Greg here: One of the problems with cross-sectional cohort studies is that it is hard to separate cause-and effect. So for example, we note in the paper that the differences between 20 year olds and 30 year olds was fairly large. But, we don’t know if that is because the two age groups had different exposures during their life, and we are looking at a survivor bias, of if the microbiota of the 20 yo group would change to resemble the 30 yo group over time. So if we re-sampled the 20 yo group in 15 years, and we saw that their gut microbiota now resembled the historical 30 yo group, then we could conclude that the difference we observed was a developmental trajectory in this population. If on the other hand, the re-sampled microbiota still looked different from all other groups, then we could conclude that there was a historical exposure effect on this age group.
Should Fecal transplantation be more widely promoted ? Should it be part of general health regimes ?
Jeremy here: Faecal transplants should be promoted where they have been shown to be safe and efficacious for certain conditions. Like any other therapy, the appropriate evaluation needs to be undertaken before wide adoptions should be undertaken. I have no doubt that this therapy may be useful for many microbiome-linked disorders. However, at present, the therapy is only routinely used in certain countries for recurrent Clostridium difficile infections, but not other applications, which are experimental. The early success of FMT for recurrent C. difficile lead to people undertaking the therapy themselves when they could not obtain the therapy medically. I don't think this should be a general health regimen because we don't know the downsides of this therapy, for example animal studies suggest that anxiety-like symptoms are transferred in mice by FMT.
Do those store-bought yogurts really work to improve your gut microbacteria?
Gregor: There are many parts to this question. Firstly, yogurt is a fermented food and is defined by having Lactobacillus delbreuckii subsp bulgaricus plus Streptococcus thermophilus. Probiotic and other strains can be added for flavour or added health benefits. These are, in my view, worth consuming and that’s why I recently advocated for a fifth item on the Canada Food Guide - meat, vegetables, grains, dairy and fermented foods. In terms of benefits, there have been multiple studies showing that fermented foods confer health benefits, albeit I hesitate to say they do this by ‘improving your gut microbiota’ as the gut microbes we have in us are not easily shifted on a permanent basis. So, ingesting these foods and dried probiotics appear to confer benefits while they pass through the intestinal tract - which is a few days but not generally longer than weeks.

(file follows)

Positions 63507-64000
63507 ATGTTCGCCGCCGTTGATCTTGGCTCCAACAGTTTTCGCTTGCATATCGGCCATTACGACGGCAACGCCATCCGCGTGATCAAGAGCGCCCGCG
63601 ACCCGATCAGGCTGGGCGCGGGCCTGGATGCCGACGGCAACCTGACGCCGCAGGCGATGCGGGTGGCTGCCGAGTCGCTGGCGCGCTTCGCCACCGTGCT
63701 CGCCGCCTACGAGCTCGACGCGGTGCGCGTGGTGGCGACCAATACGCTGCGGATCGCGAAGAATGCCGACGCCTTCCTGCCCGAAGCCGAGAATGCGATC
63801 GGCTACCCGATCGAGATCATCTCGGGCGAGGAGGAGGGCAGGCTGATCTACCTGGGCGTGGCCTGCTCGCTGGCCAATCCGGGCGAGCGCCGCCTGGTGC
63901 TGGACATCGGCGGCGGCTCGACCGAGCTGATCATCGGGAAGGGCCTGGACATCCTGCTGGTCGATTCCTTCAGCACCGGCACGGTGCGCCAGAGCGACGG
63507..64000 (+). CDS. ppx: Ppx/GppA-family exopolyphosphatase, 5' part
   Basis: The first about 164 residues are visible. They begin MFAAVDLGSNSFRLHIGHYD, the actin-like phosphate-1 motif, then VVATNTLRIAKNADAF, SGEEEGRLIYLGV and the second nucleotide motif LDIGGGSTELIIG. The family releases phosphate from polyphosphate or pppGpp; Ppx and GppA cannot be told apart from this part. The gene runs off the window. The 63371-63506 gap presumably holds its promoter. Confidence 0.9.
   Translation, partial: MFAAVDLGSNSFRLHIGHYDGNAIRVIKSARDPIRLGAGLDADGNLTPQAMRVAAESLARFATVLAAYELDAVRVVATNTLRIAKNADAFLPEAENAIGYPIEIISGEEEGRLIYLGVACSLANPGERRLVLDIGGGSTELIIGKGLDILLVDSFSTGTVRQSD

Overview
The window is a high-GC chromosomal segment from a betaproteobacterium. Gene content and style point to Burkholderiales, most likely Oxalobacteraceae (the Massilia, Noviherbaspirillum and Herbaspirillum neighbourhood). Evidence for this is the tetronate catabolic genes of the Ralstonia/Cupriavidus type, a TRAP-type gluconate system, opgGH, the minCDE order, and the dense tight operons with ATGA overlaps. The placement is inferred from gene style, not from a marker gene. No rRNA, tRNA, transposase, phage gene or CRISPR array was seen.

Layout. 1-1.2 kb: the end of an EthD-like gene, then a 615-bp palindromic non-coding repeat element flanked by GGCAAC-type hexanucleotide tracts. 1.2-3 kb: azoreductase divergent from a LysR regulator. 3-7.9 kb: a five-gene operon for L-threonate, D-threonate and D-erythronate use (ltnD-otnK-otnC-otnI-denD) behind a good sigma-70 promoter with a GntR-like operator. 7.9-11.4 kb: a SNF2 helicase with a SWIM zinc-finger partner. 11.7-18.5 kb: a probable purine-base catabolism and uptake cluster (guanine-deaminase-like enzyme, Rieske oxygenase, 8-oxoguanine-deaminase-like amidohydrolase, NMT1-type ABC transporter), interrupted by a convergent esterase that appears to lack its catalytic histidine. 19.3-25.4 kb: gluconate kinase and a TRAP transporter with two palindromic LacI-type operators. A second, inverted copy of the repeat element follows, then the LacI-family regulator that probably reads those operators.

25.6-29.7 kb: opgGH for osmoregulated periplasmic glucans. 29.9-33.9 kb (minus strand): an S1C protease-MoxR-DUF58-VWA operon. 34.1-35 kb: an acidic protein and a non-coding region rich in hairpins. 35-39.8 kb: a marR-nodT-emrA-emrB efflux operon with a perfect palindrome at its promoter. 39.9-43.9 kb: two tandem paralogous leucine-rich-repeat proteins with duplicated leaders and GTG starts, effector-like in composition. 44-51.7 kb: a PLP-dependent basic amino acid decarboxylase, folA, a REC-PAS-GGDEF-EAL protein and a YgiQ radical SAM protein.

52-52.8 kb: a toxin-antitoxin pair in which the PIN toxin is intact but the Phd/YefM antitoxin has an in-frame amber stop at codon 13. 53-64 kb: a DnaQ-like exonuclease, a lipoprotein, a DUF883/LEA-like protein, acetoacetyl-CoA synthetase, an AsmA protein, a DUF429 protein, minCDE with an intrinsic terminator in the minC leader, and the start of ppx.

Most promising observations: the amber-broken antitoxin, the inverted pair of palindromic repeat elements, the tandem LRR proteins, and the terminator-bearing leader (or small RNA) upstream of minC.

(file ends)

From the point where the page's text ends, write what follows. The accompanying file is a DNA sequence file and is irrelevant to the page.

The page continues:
If you were to live long enough in the same geographical area as the test population, eating the same food, under similar sanitary conditions and habits, how would your gut microbiota be changed?
Gregor: The Science paper (Smits et al.) we recently published looked at the Hadza which for the most part have been practicing the same diets in the same region for a very long time. It is a much more difficult question to address for other parts of the world with globalization of food. One would have to find a community in the northern hemisphere that did not have access to berries from Mexico or mangos from Rwanda in January. Sanitary conditions and habits are also difficult to examine. I was in India and my local friend ate chicken that had sat out in the sun and was heated in a wok for about 60 seconds. Had I eaten it, I would likely have been violently ill. So, immune parameters and tolerance to certain microbes play a role. These are great questions and illustrate why we need governments to take the microbiome seriously. In Canada, a centre of excellence for microbiome research was rejected, so I think we need visionary people who control funds to ‘get it’.